EU Treaty: Give the People a Voice
Writing about web page http://www.erc2.org/10.0.html
The wind of change seems back in Europe. Within three years after the French and the Dutch rejection of the Constitutional Treaty for Europe, Barosso and Brussels are back with a “new idea”. Last week Europe’s leaders cheerily signed the document, which, according to the Portuguese EU leadership, marked an important day for Europe. Project developers and member state masters patting each other on the back in the absence of an audience: a familiar sight in the history of the European project.
Meanwhile, in Brussels, MEPs from different countries (among them Italy, Poland and the UK) raised a protest against the process’s lack of accountability. They wanted European citizens to make up their minds about the document that might mark further integration and Euro-identification through a referendum. These people, while not always my choice of politicians, have a point. Apart from the question of the need for a referendum, it seems certain European governments are quite systematically presenting an image of a quite different document than the previous. Yet, some most eminent authorities reject this presentation of the facts as misleading. A UK Government council flew in the face of PM Brown’s statements by declaring that the new treaty has overwhelmingly stayed the same, while the Economist and former EU Commissioner Bolkestein agree that if a referendum was decided last time, so it should be this time. Otherwise, they say, people will feel that a hardly changed document is brought in through the back door.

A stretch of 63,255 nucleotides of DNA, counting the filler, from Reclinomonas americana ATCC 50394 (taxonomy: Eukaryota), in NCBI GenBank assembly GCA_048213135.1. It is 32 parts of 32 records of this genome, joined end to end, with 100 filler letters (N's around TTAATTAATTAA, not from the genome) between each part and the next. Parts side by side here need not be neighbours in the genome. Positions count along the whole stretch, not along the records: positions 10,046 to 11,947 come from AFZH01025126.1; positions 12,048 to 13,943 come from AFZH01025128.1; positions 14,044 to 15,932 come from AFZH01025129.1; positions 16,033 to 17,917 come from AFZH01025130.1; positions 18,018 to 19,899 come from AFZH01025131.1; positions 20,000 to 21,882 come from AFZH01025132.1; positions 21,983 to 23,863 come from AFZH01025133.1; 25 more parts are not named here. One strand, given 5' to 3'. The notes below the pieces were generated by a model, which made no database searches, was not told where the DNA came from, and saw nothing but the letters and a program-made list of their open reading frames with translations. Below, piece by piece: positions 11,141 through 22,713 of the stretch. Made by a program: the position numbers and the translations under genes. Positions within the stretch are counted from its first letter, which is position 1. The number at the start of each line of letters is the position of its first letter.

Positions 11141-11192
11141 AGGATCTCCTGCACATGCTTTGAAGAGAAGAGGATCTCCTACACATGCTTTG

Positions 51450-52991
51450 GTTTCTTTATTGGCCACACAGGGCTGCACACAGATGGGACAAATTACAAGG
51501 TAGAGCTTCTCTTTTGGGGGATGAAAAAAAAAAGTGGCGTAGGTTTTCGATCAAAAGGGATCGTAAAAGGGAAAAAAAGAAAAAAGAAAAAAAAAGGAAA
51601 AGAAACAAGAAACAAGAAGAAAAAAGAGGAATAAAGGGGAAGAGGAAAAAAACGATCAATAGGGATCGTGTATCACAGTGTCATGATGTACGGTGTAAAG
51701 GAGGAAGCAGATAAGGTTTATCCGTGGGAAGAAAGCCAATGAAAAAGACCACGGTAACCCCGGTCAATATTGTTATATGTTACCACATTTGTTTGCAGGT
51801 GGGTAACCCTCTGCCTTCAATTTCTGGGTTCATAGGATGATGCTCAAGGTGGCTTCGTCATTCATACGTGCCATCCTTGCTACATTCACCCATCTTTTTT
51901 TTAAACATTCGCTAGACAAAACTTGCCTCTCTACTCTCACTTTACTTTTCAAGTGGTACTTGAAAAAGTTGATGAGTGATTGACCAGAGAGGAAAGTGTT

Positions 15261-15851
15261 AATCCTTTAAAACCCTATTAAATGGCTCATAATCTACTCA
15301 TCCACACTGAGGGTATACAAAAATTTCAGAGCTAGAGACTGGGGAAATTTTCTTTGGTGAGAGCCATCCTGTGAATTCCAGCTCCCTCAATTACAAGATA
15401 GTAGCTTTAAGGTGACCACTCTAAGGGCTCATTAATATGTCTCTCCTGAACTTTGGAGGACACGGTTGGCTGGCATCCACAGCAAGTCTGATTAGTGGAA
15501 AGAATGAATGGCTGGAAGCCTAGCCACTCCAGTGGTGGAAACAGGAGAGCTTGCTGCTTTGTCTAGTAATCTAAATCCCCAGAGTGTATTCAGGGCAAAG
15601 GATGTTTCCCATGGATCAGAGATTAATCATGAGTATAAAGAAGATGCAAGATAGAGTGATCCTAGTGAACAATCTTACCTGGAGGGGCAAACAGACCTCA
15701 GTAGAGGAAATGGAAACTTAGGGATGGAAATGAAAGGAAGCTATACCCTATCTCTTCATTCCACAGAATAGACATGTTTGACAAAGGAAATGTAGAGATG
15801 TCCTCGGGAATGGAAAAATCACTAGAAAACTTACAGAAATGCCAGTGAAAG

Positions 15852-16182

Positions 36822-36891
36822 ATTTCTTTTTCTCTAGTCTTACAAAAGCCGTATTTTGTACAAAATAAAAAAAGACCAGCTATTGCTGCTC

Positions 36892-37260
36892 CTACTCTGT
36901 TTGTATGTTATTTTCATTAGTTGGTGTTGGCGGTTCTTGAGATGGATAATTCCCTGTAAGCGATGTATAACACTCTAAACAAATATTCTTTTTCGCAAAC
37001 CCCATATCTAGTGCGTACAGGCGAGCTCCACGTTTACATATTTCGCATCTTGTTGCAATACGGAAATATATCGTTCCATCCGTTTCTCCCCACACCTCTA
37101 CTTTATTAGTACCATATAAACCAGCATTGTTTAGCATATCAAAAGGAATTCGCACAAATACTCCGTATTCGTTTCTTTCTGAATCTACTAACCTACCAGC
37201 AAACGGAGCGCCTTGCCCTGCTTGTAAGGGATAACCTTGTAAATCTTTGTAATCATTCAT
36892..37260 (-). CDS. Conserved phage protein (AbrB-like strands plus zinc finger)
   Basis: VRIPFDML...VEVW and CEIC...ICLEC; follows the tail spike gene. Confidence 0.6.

The matter is hardly a question of ideology. In fact, the pro-referendum camp transcends political creed and focuses on the need to consult the people on this treaty rather than whether they should vote for or against. The European Referendum Campaign, for example, can be seen to have gathered subscribers from very diverse political backgrounds. The ERC has set itself as a goal to promote the introduction of referenda in as many EU member states as possible. They want a free and open debate about the desired future of Europe. And while Eurocrats may protest that this future has already been subscribed to years ago, a public debate about the European project is a fresh and praiseworthy phenomenon.